SACRAMENTO—An informational hearing on September 30 in Sacramento will focus on the dangers of chronic student absenteeism and strategies for keeping kids in school.
Chief Justice Tani G. Cantil-Sakauye this week called for the creation of a Judicial Council Budget Committee to review recommendations on statewide budget changes, the use of statewide reserves, and proposals for grant funding for judicial branch ...
SAN FRANCISCO—At its public meeting on July 29, the Judicial Council approved funding allocations for general court operations and specific costs of the trial courts for fiscal year 2016-17.
At its meeting today, the Judicial Council adopted a process to award $25 million in grant funding to promote innovative and efficient programs in the courts.
At its July 27-28 business meeting, the Judicial Council approved changes to the way it determines how the state’s 58 trial courts are funded.
California Chief Justice Tani G. Cantil-Sakauye on Wednesday named nine members to the Judicial Council’s Advisory Committee on Audits and Financial Accountability for the Judicial Branch.
Juvenile courts in California are uniquely responsible for the treatment and rehabilitation of young offenders. But increasingly, courts and schools are recognizing the value of keeping students in classrooms and out of the court system altogether.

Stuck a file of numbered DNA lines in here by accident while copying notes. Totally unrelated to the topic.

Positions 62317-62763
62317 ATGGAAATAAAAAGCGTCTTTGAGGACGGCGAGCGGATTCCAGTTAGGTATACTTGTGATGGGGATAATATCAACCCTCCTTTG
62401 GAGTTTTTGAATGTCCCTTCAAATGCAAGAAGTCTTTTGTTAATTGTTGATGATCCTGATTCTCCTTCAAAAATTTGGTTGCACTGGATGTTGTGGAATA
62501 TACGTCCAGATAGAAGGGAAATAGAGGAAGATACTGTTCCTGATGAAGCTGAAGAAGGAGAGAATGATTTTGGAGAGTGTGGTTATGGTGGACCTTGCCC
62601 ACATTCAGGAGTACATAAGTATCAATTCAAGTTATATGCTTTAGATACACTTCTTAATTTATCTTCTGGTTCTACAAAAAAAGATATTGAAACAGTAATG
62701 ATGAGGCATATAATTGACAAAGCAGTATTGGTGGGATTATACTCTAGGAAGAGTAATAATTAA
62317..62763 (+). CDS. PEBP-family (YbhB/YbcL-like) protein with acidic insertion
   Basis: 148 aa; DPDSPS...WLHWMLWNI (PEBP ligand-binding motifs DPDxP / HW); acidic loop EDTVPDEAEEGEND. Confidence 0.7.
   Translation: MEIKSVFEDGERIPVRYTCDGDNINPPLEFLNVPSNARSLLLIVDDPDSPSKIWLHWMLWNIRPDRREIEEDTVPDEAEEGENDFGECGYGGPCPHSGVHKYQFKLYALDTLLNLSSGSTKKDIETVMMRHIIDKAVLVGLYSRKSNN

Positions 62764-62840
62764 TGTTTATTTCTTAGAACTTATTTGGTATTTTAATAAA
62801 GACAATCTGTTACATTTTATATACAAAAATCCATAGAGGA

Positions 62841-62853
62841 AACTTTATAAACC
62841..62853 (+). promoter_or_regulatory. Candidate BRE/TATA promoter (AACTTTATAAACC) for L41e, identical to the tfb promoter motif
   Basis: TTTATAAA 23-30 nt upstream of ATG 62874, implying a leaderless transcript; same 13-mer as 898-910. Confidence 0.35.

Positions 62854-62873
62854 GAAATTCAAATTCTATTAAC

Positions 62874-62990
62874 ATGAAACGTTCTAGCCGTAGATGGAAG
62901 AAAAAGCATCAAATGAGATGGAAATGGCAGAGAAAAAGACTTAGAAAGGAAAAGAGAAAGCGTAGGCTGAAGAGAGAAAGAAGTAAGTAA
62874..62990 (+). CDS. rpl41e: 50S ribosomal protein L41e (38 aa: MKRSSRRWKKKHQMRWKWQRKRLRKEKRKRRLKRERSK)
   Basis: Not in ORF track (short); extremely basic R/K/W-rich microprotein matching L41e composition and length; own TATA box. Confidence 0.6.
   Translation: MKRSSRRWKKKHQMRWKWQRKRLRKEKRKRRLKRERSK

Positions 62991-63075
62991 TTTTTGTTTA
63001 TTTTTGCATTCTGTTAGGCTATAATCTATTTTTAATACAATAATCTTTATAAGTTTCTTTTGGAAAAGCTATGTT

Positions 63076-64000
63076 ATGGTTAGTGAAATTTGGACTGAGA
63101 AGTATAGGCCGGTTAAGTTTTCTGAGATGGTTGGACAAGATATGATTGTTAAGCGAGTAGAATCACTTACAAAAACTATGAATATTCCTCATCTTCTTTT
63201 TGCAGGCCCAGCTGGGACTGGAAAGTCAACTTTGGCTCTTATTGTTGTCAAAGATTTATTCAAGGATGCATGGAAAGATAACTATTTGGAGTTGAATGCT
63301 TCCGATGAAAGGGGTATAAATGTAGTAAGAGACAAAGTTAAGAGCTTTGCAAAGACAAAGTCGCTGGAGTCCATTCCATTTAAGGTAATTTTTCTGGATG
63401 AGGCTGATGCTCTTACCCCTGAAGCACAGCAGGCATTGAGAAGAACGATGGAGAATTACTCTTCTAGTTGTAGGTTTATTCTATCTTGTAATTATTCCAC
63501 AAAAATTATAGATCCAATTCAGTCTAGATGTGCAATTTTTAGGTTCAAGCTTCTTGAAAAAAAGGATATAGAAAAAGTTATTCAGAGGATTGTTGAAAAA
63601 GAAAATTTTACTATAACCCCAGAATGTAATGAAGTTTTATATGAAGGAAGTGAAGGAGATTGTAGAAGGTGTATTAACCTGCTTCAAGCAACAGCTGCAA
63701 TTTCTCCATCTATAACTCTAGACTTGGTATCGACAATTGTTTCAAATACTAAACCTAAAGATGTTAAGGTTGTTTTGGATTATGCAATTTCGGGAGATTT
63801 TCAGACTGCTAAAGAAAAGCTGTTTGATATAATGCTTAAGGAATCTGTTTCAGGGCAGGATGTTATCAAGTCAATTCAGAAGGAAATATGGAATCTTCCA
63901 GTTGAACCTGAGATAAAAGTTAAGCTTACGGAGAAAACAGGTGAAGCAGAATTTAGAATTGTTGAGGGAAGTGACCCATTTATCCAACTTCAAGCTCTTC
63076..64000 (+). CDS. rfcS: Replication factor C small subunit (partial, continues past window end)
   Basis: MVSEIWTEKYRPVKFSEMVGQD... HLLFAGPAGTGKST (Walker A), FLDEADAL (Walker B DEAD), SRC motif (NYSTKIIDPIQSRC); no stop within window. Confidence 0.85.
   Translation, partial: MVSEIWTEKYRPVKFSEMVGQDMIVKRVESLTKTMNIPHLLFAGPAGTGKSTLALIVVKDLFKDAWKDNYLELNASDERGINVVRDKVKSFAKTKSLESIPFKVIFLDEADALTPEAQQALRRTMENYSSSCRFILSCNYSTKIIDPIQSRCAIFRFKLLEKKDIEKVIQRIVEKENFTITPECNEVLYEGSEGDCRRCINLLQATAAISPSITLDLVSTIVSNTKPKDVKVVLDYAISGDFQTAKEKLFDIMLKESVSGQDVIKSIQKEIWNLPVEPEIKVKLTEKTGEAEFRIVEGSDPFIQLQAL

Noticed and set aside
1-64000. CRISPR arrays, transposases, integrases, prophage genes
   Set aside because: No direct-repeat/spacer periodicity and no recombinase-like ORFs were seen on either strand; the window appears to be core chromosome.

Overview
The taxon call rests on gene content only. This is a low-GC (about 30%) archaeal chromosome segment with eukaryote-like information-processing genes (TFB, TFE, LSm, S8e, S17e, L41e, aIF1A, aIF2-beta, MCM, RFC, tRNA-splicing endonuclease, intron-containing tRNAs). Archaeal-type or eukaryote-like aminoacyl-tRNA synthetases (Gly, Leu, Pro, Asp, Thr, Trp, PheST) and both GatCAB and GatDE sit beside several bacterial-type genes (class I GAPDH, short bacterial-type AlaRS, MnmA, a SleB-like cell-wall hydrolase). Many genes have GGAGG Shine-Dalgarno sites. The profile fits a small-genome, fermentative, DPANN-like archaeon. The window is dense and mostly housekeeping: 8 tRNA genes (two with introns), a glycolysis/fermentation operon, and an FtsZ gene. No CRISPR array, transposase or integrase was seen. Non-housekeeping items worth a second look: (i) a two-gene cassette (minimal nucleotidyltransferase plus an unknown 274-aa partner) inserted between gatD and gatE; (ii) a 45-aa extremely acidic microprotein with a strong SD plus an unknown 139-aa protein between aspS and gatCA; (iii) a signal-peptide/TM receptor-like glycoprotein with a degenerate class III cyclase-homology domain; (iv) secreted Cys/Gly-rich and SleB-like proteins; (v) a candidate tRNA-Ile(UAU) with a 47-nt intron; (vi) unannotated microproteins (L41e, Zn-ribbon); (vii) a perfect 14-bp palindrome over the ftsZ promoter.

A Q&A with Judge Donna Groman, a 2018 Distinguished Service Award recipient, who overcame a tough childhood to become an advocate for California's at-risk youth.
As the Chief Justice prepares to address the Legislature on the 2019 State of the Judiciary, a look back at some key judicial branch milestones.
The Judicial Council received a report on how the state’s trial courts used additional funding included in this fiscal year’s judicial branch budget to expand hours, reopen closed locations, and invest in new technology to increase access to justice for the public.
At its May 15 teleconference meeting, the council received reports on potential reductions to judicial branch funding, as well as planning efforts to restore court access and services restricted due to COVID-19 pandemic.
The budget cuts $200 million from the state court system, though $150 million could be restored if the federal government sends additional aid by the fall.